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From Bella Hadid to Kendall Jenner, fashion’s biggest models are going virtual

Bella Hadid opens Mugler’s Spring/Summer 2021 film with a catwalk.

She struts forth, showing off a tank top and a pair of jeans. She even turns to look into the camera with her signature steely gaze. She does everything you would expect of a model in a fashion film — except when she turns into a winged centaur and takes flight. That’s when you realise: she’s not really Bella.

Instead, she’s a virtual replica of the model.

When the real Bella couldn’t fly to Paris where the film was being shot, Mugler designer Casey Cadwallader decided she could be represented by a CGI (computer-generated imagery) avatar instead.

He arranged for a “digitisation shoot” where she was scanned, almost in the nude, with body-mapping cameras. The images were then converted into her 3D form. Cadwallader and his team could do anything with it, like turn her into a Pegasus.

They’re not the only ones toying with CGI technology. While Versace held a physical runway show this season, the fashion brand also scanned its models, including Irina Shayk, to create animated visuals for Instagram. The show finale even featured a digital octopus named “Churro”, designed by 3D artist Alex Zabei.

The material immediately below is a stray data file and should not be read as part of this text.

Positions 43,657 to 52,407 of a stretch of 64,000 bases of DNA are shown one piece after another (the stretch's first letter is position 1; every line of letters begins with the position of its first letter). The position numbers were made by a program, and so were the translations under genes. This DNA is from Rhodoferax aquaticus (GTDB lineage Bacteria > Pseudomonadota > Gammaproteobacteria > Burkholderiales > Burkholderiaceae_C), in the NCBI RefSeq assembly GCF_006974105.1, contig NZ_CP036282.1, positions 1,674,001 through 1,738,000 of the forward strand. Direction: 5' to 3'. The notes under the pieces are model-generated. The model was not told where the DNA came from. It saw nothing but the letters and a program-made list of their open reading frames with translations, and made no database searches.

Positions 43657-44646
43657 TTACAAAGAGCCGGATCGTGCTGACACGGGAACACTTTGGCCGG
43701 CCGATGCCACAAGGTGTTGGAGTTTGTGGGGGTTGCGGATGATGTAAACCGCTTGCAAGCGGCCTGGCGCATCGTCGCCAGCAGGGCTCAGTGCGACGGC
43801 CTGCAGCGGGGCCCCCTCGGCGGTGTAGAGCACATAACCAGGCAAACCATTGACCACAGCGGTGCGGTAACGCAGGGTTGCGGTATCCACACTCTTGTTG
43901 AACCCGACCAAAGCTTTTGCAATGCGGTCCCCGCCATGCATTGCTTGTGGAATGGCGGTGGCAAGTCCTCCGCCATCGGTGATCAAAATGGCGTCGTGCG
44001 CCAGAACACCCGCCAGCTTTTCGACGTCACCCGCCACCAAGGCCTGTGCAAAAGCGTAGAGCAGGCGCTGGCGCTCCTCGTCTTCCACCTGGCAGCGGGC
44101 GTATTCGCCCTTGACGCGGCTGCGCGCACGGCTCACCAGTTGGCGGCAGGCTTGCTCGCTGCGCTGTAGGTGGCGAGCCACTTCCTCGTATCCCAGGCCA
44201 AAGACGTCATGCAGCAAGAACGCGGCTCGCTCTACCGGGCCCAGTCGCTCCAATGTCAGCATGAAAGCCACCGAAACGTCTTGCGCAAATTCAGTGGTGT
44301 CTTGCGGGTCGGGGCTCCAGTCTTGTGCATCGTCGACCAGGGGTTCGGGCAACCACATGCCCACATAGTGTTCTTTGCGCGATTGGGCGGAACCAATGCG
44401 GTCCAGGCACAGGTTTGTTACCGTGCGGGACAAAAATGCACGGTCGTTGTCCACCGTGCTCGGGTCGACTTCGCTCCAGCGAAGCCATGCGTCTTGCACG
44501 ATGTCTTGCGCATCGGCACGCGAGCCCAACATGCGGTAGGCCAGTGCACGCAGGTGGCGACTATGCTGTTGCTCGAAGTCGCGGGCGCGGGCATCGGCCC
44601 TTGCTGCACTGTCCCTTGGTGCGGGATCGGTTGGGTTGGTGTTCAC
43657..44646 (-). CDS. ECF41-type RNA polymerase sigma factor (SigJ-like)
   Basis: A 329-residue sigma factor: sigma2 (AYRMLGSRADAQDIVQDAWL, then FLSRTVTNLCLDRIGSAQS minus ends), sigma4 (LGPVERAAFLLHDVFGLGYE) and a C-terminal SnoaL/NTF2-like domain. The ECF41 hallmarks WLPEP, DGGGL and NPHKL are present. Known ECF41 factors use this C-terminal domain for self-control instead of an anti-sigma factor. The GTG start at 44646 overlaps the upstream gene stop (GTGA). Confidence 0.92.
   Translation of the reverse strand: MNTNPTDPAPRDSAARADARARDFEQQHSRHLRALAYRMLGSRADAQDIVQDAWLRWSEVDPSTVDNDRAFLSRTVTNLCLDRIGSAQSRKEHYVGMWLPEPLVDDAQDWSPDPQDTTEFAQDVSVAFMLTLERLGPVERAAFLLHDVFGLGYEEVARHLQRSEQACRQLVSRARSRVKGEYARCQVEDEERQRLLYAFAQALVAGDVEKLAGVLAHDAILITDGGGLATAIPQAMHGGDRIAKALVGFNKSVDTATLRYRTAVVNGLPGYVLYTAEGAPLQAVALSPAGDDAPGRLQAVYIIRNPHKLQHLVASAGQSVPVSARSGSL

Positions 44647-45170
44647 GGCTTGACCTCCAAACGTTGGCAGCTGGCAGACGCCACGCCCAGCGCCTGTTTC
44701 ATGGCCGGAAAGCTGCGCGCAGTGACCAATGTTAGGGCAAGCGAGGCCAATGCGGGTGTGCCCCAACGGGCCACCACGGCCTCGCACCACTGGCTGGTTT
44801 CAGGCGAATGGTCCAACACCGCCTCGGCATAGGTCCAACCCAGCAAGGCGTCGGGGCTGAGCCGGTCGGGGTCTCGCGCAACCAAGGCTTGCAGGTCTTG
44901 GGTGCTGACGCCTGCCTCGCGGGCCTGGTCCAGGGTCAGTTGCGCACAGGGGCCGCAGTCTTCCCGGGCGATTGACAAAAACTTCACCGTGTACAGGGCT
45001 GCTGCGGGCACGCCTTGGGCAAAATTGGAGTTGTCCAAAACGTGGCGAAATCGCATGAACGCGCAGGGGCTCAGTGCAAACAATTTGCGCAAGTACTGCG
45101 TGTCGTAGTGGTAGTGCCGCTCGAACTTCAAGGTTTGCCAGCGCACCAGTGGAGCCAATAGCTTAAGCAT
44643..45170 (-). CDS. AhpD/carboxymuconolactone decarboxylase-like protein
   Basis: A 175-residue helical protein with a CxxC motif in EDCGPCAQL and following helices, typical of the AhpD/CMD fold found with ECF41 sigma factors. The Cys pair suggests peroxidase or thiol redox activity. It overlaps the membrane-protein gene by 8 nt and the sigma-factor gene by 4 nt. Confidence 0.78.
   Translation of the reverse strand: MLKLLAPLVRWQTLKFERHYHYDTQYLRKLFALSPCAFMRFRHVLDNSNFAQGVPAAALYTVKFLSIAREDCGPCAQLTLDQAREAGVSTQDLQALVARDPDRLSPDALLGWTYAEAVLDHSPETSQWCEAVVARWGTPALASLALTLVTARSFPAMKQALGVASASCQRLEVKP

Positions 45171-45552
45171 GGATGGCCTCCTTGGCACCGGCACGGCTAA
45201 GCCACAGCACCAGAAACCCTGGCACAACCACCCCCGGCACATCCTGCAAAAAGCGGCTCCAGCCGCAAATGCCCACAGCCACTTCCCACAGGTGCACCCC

In July, Burberry unveiled its TB Summer Monogram campaign starring Kendall Jenner — four virtual versions of her, at least. It was creative director Riccardo Tisci’s idea to use CGI; he tapped on Nick Knight, known for his innovative approach to fashion photography and films, to shoot the campaign.

“You can do things in CGI that would be impossible to do otherwise,” shared the British photographer to Showstudio. “For those calling for more reality, no one’s saying it can only be this, but we should be embracing all new ways of making fashion imagery.”

For her digital avatar, Kendall Jenner took photos of herself from all angles and sent them for rendering to Nick Knight and his team of 3D specialists. (Photo credit: Burberry)
For her digital avatar, Kendall Jenner took photos of herself from all angles and sent them for rendering to Nick Knight and his team of 3D specialists. (Photo credit: Burberry)

Knight has set many trends in the world of fashion imagery, so it’s telling that he had predicted, five years ago, that virtual models would be the next big thing in fashion. However, even he couldn’t have foreseen how 2020 would turn out.

In the last few months, fashion has reckoned with the restrictions of the pandemic. The industry has been forced to create solutions, often digital, to work around them. “The pandemic is accelerating a digital shift that is already upon us,” said Knight.

FaceTime and Zoom photoshoots became a thing, as did the digital fashion show. If fashion is embracing virtual models now, it’s mostly because it doesn’t have much a choice — especially when models are unable to fly out to shoots, as were the cases of Bella and Kendall.

Still, it was inevitable for fashion and 3D technology to collide. CGI has been widely used in both gaming and film, which are just as powered by visuals as fashion is. The technology also opens up a world of creative possibilities that fashion would likely be exploring long after the pandemic.